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Industry cuts forecast for home sales

The National Association of Realtors cut its 2006 forecasts for both existing-home and new-home sales.
The National Association of Realtors cut its 2006 forecasts for both existing-home and new-home sales.Don Ryan / AP file
/ Source: staff and news service reports

The housing industry's biggest trade group Tuesday lowered its forecast for U.S. home sales this year and called on the Federal Reserve to stop raising interest rates because parts of the housing market are “vulnerable.”

“Experiencing a slowing from a hot market is a good thing because we need a solid housing sector to provide an underlying base to the economy, and slower appreciation will help to preserve long-term affordability,” said David Lereah, the group’s chief economist.

“But this is a time for the Fed to pause on rate hikes because we have some interest-sensitive housing markets that have become vulnerable,” he said.

The trade group, in its monthly forecast, projected sales of existing homes would fall 6.8 percent to 6.6 million this year from the 2005 record of 7.08 million. Sales of new homes are projected to decline 13.4 percent to 1.11 million from a record 1.28 million last year.

The forecast is slightly below the group’s earlier 2006 sales projection of 6.62 million existing homes and 1.13 million new homes.

The Realtors also projected housing starts will 6.2 percent to 1.94 million in 2006 from 2.07 million last year.

The U.S. housing market has been steadily cooling down after a five-year run that shattered sales and construction records. The market began to slow last year as mortgage rates started to climb.

Buyers are currently committing to an average 6.67 percent interest on new, 30-year fixed-rate mortgages, compared with about 5.5 percent a year ago. That change raises the monthly cost $150 for a $200,000 mortgage.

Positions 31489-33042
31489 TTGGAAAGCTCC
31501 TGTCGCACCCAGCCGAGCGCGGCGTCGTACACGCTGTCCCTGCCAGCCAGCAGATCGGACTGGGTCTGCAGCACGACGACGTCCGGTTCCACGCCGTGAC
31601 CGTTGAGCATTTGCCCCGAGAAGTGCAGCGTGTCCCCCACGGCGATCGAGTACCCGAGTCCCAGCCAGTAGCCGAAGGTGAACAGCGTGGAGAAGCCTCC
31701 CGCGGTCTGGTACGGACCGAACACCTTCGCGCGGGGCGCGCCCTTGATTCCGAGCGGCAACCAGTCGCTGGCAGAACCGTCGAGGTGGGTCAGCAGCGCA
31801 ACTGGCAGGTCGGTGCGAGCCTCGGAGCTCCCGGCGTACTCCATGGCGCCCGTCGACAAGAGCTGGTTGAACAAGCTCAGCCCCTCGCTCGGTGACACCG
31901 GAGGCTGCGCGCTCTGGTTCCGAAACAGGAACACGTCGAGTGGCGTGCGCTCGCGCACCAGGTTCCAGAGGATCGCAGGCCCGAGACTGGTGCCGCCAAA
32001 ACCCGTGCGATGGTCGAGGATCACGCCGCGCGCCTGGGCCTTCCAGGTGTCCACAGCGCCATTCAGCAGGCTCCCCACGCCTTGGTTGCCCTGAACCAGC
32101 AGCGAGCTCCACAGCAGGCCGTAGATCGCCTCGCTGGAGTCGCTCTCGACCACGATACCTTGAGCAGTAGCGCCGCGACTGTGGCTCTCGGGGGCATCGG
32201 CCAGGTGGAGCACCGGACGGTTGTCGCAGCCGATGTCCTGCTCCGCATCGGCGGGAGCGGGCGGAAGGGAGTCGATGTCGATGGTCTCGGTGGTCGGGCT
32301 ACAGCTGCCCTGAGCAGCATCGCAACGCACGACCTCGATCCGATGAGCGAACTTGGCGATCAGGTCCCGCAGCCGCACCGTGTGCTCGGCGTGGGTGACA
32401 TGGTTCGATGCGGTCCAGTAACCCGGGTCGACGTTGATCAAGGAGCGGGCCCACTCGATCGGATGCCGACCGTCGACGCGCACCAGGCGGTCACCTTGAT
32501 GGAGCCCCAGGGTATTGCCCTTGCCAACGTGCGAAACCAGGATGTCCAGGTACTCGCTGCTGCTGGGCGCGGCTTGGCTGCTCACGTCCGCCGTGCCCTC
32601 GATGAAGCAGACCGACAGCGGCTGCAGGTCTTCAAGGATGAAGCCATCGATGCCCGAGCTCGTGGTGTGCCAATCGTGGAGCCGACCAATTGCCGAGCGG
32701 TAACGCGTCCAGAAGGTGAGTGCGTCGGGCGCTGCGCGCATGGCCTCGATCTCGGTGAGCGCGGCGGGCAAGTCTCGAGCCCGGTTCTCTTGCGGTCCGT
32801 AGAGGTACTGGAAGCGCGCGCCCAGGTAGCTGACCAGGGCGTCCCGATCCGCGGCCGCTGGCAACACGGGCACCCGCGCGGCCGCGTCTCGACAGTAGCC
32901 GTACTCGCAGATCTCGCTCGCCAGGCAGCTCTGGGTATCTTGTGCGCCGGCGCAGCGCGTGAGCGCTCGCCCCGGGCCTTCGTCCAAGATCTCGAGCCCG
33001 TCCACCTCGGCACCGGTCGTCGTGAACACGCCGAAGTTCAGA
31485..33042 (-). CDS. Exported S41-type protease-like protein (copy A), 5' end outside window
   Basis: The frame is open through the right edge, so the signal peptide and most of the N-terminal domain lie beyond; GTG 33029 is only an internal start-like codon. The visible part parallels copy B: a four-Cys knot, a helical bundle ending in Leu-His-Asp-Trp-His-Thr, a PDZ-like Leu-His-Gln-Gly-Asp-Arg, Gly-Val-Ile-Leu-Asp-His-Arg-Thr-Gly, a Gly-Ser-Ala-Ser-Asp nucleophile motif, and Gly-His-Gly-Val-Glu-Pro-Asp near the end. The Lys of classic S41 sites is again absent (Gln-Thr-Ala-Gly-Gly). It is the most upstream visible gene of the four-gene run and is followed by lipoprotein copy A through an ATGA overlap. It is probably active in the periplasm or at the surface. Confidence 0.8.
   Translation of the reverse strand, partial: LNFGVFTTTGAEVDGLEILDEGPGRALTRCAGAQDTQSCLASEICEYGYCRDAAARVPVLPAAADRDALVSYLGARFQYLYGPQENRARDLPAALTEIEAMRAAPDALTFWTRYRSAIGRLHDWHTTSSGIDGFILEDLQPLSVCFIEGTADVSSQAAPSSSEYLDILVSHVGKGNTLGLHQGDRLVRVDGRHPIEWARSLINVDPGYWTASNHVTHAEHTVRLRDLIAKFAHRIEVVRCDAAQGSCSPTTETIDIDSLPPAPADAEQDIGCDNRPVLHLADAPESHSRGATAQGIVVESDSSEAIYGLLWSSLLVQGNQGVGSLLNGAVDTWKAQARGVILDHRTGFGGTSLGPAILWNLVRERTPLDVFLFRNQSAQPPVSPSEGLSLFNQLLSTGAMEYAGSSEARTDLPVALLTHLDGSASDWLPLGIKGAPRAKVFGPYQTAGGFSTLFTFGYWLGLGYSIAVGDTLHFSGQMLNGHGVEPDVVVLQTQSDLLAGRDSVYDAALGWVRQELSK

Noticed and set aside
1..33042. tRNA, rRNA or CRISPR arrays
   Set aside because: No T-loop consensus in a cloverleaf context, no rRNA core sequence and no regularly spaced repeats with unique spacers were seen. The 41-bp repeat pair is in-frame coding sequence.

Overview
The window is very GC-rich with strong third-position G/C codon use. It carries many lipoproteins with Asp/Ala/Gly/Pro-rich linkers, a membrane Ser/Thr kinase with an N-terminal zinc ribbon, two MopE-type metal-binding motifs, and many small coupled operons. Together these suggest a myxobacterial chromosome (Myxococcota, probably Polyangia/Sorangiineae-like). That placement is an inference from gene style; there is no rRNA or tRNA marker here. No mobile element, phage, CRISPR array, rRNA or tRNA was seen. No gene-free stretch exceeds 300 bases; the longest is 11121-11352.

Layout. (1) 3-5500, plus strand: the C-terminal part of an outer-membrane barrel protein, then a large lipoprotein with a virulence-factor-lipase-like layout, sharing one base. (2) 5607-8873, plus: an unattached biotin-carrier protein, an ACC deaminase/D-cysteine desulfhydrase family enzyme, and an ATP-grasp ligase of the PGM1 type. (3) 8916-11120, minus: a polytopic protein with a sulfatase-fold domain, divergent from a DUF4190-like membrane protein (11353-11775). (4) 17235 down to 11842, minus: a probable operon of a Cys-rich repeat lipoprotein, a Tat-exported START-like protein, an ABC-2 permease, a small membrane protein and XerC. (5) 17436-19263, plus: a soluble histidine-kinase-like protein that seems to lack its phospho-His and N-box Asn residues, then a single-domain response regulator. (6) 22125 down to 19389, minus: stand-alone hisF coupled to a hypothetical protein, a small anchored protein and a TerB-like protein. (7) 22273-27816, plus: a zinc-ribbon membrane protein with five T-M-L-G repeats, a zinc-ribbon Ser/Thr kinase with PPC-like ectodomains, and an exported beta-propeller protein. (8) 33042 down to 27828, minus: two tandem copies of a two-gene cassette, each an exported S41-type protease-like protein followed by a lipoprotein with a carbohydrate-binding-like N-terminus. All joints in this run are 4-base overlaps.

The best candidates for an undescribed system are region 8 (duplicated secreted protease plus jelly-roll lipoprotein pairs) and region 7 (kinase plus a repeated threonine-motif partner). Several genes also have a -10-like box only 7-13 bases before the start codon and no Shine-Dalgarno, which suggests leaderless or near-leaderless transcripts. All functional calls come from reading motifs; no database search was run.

And while the Realtors would like to see the Fed pause, most financial market insiders are expecting the central banks to raise short-term rates again June 29 after Fed Chairman Ben Bernanke issued a warning about inflation this week.

While the housing market is expected to keep fading from its record levels, 2006 is still expected by many economists to be the third best year for housing ever.

But Federal Reserve Gov. Susan Bies Tuesday said there were signs of softening in some markets.

“The real estate markets today across the country are very strong, but there are pockets where we are beginning to see signs of trouble that are emerging,” Bies told a bankers group in Coronado, Calif.

Lereah predicts the median price for existing homes sold this year will rise 5.3 percent this year to $231,300, in line with the historic average return on housing, which is about 1.5 to 2 percentage points above inflation. The national median price rose nearly 12 percent last year.

“Broadly speaking, rising inventories have taken the pressure off of unsustainable home price growth,” Realtors President Thomas Stevens said in a news release. “For most of the nation, this means future home price gains will be much closer to the normal returns we expect from housing.”